Saturday, March 28, 2009

The Human Understanding of Death

My Last Breath

Hold on to me, love
You know I can't stay long
All I wanted to say was I love you and I'm not afraid, oh
Can you hear me?
Can you feel me in your arms?

Holding my last breath
Safe inside myself
Are all my thoughts of you
Sweet raptured light, it ends here tonight

I'll miss the winter
A world of fragile things
Look for me in the white forest
Hiding in a hollow tree (Come and find me)
I know you hear me
I can taste it in your tears

Holding my last breath
Safe inside myself
Are all my thoughts of you
Sweet raptured light, it ends here tonight

Closing your eyes to disappear
You pray your dreams will leave you here
But still you wake and know the truth
No one's there
Say goodnight
Don't be afraid
Calling me, calling me
As you fade to black

Holding my last breath (Say goodnight)
Safe inside myself (Don't be afraid)
Are all my thoughts of you (Calling me, calling me)
Sweet raptured light, it ends here tonight
Holding my last breath
Safe inside myself
Are all my thoughts of you
Sweet raptured light, it ends here tonight
Holding my last breath

I think this is why we cry, why the death of a loved one breaks our hearts, why the shape and color of the world changes after they leave.

This is why we need God. Without God there is no hope beyond the grave. We just fade to black.

"Behold, I tell you a mystery. We shall not all fall asleep, but we will all be changed, in an instant, in the blink of an eye, at the last trumpet. For the trumpet will sound, the dead will be raised incorruptible, and we shall be changed. For that which is corruptible must clothe itself with incorruptibility, and that which is mortal must clothe itself with immortality. And when this which is corruptible clothes itself with incorruptibility and this which is mortal clothes itself with immortality, then the word that is written shall come about: "Death is swallowed up in victory. Where, O death, is your victory? Where, O death, is your sting?" The sting of death is sin, and the power of sin is the law. But thanks be to God who gives us the victory through our Lord Jesus Christ."

Thursday, March 26, 2009

Rilke's Annunciation

I know it's a day late, but we're always in the Season of the Annunciation by my way of thinking. This poem was recommended to me by a friend:

Not that an angel entered frightened her
(you see that). As little as another
would if in her room a ray of sunlight, 
or the full moon intruding past midnight, 
creating itself with light made her start; 
rather she attended to the hard art
in which an angel, incensed in matter, 
went bracing itself for dense encounter. 
She could scarcely know how for an angel
(summer lightning slowed into a gazelle) 
time was perverse--she was that innocent--
Legend has it the wild doe's resplendent
forested horn was shown to her alone, 
as once startled from hiding in the wood, 
it was aroused as if sight had been thrown, 
revealing the unicorn where she stood--
see-er and seen, each alone and unpaired, 
the animal of light, purely revealed. 
Not that he entered, but that he stared
and broke out into poetry annealed
in the light, this angel, of a girl's face
so to him inclined, his and hers in sight, 
that within and without could so interlace
as everything spatial became insight, 
and what millions acting, forcing, tricking, 
contracted into her. She and he, 
vision and seer, eye and eye's feasting,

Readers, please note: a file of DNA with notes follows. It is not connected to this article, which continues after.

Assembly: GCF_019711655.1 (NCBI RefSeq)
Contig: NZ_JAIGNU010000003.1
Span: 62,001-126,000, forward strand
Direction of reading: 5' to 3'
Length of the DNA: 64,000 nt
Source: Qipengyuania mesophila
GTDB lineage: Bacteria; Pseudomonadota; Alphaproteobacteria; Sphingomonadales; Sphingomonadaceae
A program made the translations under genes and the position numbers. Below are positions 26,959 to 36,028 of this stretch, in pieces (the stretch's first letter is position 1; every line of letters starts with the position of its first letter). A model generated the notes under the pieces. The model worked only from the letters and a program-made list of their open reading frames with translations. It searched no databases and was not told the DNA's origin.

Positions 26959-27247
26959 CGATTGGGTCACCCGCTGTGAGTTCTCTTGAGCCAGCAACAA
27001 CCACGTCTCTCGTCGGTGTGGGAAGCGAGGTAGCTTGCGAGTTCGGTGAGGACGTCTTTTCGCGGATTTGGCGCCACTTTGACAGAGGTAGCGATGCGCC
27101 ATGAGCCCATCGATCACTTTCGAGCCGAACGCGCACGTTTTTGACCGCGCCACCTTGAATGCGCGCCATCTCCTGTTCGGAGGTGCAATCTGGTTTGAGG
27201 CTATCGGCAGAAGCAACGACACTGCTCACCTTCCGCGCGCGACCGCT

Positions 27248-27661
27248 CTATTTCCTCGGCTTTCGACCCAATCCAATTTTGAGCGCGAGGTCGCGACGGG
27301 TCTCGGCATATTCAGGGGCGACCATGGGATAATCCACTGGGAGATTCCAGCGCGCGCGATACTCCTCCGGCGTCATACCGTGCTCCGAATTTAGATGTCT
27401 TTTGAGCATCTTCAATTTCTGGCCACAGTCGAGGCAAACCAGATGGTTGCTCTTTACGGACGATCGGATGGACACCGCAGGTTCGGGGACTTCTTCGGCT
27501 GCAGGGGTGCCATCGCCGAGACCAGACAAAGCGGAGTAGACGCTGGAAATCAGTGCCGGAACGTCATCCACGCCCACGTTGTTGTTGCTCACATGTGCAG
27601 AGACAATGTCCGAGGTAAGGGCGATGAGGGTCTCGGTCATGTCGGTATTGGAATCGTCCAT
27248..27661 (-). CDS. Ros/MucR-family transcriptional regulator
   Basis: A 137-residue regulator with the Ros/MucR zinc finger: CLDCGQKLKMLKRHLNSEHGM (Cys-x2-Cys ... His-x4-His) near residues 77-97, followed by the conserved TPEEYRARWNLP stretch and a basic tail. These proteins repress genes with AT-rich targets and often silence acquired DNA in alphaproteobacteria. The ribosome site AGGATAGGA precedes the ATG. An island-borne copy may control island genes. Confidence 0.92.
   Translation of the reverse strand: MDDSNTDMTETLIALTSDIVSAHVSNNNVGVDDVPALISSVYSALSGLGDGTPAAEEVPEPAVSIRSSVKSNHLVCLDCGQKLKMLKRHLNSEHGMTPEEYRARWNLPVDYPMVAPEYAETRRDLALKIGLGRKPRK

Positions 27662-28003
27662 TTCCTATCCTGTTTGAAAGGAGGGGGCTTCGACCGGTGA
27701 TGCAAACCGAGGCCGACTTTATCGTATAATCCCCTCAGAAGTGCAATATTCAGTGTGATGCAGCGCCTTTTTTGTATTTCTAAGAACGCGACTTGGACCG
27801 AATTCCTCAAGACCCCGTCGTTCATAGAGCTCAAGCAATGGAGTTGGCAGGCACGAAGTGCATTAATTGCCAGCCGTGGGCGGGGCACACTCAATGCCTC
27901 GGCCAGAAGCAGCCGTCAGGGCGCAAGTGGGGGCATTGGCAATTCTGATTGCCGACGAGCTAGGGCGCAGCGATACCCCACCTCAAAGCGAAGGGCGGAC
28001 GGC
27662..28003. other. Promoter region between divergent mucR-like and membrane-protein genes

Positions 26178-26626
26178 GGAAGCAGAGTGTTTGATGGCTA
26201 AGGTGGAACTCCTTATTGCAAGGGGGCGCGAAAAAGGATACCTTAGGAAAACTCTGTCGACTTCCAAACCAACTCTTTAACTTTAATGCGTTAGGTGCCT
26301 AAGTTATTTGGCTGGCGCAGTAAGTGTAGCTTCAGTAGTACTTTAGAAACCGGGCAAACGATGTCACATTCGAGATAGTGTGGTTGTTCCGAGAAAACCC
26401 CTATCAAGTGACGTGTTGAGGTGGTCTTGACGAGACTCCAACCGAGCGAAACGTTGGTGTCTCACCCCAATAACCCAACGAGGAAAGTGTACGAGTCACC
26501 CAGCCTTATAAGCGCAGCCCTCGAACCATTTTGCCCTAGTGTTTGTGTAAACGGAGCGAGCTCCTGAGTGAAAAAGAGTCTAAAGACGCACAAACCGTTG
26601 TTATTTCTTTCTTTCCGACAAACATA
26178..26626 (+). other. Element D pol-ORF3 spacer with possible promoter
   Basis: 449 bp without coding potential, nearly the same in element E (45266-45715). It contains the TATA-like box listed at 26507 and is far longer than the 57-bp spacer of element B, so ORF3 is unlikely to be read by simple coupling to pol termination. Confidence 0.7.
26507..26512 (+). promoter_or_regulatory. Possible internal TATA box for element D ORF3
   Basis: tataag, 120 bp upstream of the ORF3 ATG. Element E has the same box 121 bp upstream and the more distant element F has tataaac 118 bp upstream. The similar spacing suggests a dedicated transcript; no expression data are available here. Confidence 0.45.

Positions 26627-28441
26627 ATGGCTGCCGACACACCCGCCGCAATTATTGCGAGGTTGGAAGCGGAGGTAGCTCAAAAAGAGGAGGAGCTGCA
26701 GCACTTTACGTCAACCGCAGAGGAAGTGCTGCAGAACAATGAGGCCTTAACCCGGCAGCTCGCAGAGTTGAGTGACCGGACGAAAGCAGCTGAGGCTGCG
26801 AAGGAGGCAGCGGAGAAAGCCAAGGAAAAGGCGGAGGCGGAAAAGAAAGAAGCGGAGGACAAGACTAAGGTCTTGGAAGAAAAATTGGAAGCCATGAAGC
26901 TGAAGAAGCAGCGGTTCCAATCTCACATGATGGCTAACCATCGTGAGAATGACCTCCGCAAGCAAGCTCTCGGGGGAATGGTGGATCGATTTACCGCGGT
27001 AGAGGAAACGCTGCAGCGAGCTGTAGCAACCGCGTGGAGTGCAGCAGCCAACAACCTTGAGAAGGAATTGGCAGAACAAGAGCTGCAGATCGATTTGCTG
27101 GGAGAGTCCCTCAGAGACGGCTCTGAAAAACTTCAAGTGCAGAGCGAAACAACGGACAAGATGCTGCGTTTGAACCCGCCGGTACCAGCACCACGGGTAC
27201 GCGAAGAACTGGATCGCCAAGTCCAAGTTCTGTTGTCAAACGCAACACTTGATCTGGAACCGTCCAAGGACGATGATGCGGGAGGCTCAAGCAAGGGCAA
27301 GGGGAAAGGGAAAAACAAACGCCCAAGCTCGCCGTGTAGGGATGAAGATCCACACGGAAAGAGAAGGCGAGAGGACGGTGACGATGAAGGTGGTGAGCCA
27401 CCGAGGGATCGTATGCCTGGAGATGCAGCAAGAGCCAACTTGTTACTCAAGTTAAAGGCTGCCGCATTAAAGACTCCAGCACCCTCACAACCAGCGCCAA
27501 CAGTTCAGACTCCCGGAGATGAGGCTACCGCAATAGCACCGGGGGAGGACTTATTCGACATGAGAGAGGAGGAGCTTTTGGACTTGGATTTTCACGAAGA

were nowhere other than this place. See, 
this fright was time where time did not belong, 
and then the angel turned time into song. - Rilke

The Annunciation being one of my favorite feasts of the liturgical year I thought I would also post a bit of St. Gregory the Wonderworker's Second Homily on the Annunciation:

It is our duty to present to God, like sacrifices, all the festivals and hymnal celebrations; and first of all, the annunciation to the holy mother of God, to wit, the salutation made to her by the angel, "Hail, thou that art highly favoured!" For first of all wisdom2 and saving doctrine in the New Testament was this salutation, "Hail, thou that art highly favoured!" conveyed to us from the Father of lights. And this address, "highly favoured,"3 embraced the whole nature of men. "Hail, thou that art highly favoured"4in the holy conception and in the glorious pregnancy, "I bring you good tidings of great joy, which shall be to all people."5 And again the Lord, who came for the purpose of accomplishing a saving passion, said, "I will see you, and ye shall rejoice; and your joy no man taketh from you."6 And after His resurrection again, by the hand of the holy women, He gave us first of all the salutation "Hail! "7 And again, the apostle made the announcement in similar terms, saying, "Rejoice evermore: pray without ceasing: in everything give thanks."8 See, then, dearly beloved, how the Lord has conferred upon us everywhere, and indivisibly, the joy that is beyond conception, and perennial. For since the holy Virgin, in the life of the flesh, was in possession of the incorruptible citizenship, and walked as such in all manner of virtues, and lived a life more excellent than man's common standard; therefore the Word that cometh from God the Father thought it meet to assume the flesh, and endue the perfect man from her, in order that in the same flesh in which sin entered into the world, and death by sin, sin might be condemned in the flesh, and that the tempter of sin might be overcome in the burying9 of the holy body, and that therewith also the beginning of the resurrection might be exhibited, and life eternal instituted in the world, and fellowship established for men with God the Father. And what shall we state, or what shall we pass by here? or who shall explain what is incomprehensible in the mystery?

Peace Friends!